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The picture below is said to be a Mayan Pictograph with the 19 glyphs in the outer ring said to represent letters of a Mayan Alphabet, or Pictographs telling a story. These sort of artifacts are analyzed in great detail, with many Maya-ologists (?) identifying the different square glyphs as either letters or numbers.
I’ve always enjoyed these sort of things because in all seriousness i haven’t got the slightest clue about cryptography. I could never solve that Kryptos puzzle at the CIA building, that looks like the letter S – the puzzle-sculpture being shaped like an S.
Nor could i ever be a code breaker because my mind is not open enough to take all the different crypts and codes into consideration, applying them to puzzles. It’s a LOT of work as i understand and i personally am too lazy to study real hard learning crypts and such.
Still i have fun seeing crypts and artifacts the way i see it, regardless if it’s right or wrong. It doesn’t matter. It’s about having fun. Thus regardless if highly educated folks with several degrees in Maya-ology or such, say it’s a Calendar and it means this and that, i’m allowed to see it my way, if so it entertains my mind. My life is about having “fun” – allowing myself to learn from whatever i wish to learn, even IF what i see is not what it’s supposed to represent according to cryptographers, Maya experts, etc. If i learned something, who cares how i learn. As long as i learned something and have fun; and learning should be fun.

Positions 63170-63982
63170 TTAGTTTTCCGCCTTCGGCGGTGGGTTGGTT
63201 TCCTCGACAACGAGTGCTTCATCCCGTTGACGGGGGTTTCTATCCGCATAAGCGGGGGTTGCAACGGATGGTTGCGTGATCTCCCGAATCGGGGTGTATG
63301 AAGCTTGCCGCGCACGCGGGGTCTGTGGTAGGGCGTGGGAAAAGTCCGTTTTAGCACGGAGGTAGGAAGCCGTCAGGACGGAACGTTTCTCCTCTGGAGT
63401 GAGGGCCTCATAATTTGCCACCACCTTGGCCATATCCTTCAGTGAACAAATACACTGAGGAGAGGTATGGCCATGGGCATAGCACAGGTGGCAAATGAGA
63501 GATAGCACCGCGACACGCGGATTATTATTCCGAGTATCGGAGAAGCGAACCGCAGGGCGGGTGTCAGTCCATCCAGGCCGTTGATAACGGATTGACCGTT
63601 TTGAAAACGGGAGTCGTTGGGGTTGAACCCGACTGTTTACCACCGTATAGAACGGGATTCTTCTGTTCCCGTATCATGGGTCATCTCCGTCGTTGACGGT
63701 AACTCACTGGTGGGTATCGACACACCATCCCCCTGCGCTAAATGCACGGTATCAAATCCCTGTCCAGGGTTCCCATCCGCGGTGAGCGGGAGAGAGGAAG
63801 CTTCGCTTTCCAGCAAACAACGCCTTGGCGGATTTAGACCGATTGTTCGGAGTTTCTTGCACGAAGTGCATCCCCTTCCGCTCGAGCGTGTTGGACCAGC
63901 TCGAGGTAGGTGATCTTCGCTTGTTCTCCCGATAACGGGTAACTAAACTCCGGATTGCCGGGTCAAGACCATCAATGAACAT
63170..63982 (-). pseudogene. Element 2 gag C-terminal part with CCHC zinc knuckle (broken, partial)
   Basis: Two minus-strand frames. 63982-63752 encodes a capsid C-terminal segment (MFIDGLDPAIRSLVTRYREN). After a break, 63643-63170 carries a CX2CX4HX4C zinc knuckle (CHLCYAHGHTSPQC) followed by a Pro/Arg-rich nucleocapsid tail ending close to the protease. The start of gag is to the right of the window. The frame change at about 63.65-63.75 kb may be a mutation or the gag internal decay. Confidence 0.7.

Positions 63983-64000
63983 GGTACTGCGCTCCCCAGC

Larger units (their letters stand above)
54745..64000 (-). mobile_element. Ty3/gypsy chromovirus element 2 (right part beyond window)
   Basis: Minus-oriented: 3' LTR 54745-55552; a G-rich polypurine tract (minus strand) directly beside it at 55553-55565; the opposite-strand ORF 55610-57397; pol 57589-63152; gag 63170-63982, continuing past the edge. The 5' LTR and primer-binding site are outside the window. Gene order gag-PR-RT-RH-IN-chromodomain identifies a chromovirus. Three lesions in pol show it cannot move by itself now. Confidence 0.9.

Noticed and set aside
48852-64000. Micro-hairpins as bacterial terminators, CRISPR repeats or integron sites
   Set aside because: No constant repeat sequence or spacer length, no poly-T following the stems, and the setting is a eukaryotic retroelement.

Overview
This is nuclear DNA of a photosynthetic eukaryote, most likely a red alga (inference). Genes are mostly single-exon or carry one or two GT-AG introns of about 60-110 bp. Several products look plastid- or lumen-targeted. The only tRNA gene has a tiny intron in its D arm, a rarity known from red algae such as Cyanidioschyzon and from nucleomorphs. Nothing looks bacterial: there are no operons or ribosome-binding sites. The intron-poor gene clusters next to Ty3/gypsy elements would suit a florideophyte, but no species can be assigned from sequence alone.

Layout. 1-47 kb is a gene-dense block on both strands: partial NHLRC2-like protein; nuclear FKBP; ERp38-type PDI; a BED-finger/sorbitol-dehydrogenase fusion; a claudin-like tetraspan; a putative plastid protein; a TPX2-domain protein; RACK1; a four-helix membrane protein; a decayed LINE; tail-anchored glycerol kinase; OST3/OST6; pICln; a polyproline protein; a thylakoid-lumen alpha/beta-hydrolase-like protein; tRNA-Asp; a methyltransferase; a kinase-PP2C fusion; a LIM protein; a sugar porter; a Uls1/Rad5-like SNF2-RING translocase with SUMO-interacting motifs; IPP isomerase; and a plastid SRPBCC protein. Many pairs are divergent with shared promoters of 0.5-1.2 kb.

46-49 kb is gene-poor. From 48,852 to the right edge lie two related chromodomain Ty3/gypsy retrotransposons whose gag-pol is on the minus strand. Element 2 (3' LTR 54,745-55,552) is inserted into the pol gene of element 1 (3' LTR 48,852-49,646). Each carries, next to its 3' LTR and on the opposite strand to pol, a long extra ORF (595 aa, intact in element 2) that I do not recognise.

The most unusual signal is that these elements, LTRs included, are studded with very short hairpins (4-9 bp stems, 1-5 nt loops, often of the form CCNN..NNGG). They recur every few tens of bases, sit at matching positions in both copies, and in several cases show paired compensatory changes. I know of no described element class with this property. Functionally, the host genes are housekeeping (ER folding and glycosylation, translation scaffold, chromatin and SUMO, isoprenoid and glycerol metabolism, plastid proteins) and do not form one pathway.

Here the Pictograph
( You can click to enlarge )
Since i like puzzles, i thought perhaps the creator of this disk-like pictograph tried to tell the viewer that THIS puzzle ( the disk) is a VERY HEAVY load on the “head”; thus he carved a man carrying a “heavy load” on his head. To assure the viewer understood the puzzle was going to be very difficult, the Mayan artist made sure to make the man sit down = the difficulty of the puzzle is SO HEAVY it brought the man to his knees. Perhaps “allegorically”, meaning he was humbled by the difficulty of the puzzle.
Around the inner circle are two bigger circles, in which are 19 little glyphs. All i can gather from this is that the space with the glyphs, is the exact size in space of the round circle in which the figure sits. I’m sure it fits; the space being the same size as the inner circle. I’m bad in math, was always terrible in math in school. But if the Maya were great architects, astronomers and mathematician, this disk may well have been just a “teaching tool” to teach Geometry and math, rather than a depiction of Religious worship, or such ?
But regardless, we’re allowed to see it the way WE wish to see it. And seeing what i saw i learned something – the outer space, perhaps our Atmosphere (for all we know) is the same size in space of the inner circle, the Earth ( for all we know ) in which the figure is depicted.
I never learned that in school – i may have been daydreaming during that class – it took Mayas from thousands of years ago to leave some artifacts so i finally learn a little something about Geometry. Was about time. 🙂